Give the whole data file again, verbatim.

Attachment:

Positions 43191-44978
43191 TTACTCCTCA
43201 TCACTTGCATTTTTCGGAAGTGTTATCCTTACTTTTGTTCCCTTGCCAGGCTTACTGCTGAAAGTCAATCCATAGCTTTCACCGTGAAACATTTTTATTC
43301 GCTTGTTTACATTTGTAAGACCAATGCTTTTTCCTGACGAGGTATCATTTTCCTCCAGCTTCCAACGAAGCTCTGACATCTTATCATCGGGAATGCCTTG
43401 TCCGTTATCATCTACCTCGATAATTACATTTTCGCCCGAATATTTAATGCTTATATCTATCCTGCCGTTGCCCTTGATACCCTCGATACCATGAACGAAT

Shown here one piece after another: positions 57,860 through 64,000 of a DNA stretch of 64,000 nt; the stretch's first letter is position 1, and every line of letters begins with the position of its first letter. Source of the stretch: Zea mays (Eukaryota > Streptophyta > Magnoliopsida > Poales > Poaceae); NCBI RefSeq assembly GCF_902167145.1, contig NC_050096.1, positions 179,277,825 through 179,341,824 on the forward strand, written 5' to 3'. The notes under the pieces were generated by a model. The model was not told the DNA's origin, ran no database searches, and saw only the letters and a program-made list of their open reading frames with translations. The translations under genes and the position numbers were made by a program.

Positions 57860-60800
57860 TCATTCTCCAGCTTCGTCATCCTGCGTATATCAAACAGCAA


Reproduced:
Positions 43191-44978
43191 TTACTCCTCA
43201 TCACTTGCATTTTTCGGAAGTGTTATCCTTACTTTTGTTCCCTTGCCAGGCTTACTGCTGAAAGTCAATCCATAGCTTTCACCGTGAAACATTTTTATTC
43301 GCTTGTTTACATTTGTAAGACCAATGCTTTTTCCTGACGAGGTATCATTTTCCTCCAGCTTCCAACGAAGCTCTGACATCTTATCATCGGGAATGCCTTG
43401 TCCGTTATCATCTACCTCGATAATTACATTTTCGCCCGAATATTTAATGCTTATATCTATCCTGCCGTTGCCCTTGATACCCTCGATACCATGAACGAAT

Shown here one piece after another: positions 57,860 through 64,000 of a DNA stretch of 64,000 nt; the stretch's first letter is position 1, and every line of letters begins with the position of its first letter. Source of the stretch: Zea mays (Eukaryota > Streptophyta > Magnoliopsida > Poales > Poaceae); NCBI RefSeq assembly GCF_902167145.1, contig NC_050096.1, positions 179,277,825 through 179,341,824 on the forward strand, written 5' to 3'. The notes under the pieces were generated by a model. The model was not told the DNA's origin, ran no database searches, and saw only the letters and a program-made list of their open reading frames with translations. The translations under genes and the position numbers were made by a program.

Positions 57860-60800
57860 TCATTCTCCAGCTTCGTCATCCTGCGTATATCAAACAGCAA